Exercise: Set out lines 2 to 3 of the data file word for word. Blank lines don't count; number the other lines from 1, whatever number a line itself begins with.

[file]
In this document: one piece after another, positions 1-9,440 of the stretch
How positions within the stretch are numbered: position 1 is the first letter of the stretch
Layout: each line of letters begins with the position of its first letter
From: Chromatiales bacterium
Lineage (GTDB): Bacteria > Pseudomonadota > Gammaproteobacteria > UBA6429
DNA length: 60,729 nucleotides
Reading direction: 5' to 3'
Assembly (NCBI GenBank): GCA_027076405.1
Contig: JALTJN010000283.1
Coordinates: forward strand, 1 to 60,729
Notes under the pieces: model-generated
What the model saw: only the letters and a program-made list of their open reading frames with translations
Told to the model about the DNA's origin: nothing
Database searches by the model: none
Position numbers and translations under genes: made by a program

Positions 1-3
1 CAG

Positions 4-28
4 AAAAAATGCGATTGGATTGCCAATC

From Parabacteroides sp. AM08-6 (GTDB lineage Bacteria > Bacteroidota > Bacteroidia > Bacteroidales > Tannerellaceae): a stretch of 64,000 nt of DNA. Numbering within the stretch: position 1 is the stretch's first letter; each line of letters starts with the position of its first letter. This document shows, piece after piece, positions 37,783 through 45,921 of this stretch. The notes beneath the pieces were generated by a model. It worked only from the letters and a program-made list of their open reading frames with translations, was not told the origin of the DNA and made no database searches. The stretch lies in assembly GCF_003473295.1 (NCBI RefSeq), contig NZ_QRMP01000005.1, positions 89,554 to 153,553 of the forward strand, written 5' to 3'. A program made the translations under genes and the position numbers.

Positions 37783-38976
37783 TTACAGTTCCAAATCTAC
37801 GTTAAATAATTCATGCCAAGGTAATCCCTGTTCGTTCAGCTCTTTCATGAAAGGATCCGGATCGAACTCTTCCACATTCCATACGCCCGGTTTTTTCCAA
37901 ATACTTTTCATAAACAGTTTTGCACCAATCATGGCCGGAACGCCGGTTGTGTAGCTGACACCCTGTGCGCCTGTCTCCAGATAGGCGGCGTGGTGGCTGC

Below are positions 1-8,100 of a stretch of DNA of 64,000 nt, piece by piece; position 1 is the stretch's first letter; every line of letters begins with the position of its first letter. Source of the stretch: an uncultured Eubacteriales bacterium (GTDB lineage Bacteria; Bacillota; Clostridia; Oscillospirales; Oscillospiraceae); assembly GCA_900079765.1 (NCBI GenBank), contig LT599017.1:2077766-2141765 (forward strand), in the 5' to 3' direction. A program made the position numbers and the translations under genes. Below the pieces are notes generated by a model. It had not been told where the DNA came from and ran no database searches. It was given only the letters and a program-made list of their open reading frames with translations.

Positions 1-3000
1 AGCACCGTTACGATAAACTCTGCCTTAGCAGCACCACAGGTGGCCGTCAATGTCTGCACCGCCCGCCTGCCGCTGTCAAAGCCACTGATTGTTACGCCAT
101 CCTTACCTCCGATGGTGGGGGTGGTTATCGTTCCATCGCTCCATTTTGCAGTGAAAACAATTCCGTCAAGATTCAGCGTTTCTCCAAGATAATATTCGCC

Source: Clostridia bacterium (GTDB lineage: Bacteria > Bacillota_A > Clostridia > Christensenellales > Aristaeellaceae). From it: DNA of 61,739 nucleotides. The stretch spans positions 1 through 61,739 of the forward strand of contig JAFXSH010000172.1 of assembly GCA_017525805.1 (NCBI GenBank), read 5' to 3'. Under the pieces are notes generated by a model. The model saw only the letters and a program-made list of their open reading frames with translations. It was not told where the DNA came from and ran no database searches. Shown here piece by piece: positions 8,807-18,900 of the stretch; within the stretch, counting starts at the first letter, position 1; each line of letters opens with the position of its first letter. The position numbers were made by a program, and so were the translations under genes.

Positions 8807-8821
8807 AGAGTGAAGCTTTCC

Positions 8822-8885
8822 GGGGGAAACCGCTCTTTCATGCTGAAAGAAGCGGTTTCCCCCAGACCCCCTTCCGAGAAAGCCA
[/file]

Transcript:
How positions within the stretch are numbered: position 1 is the first letter of the stretch
Layout: each line of letters begins with the position of its first letter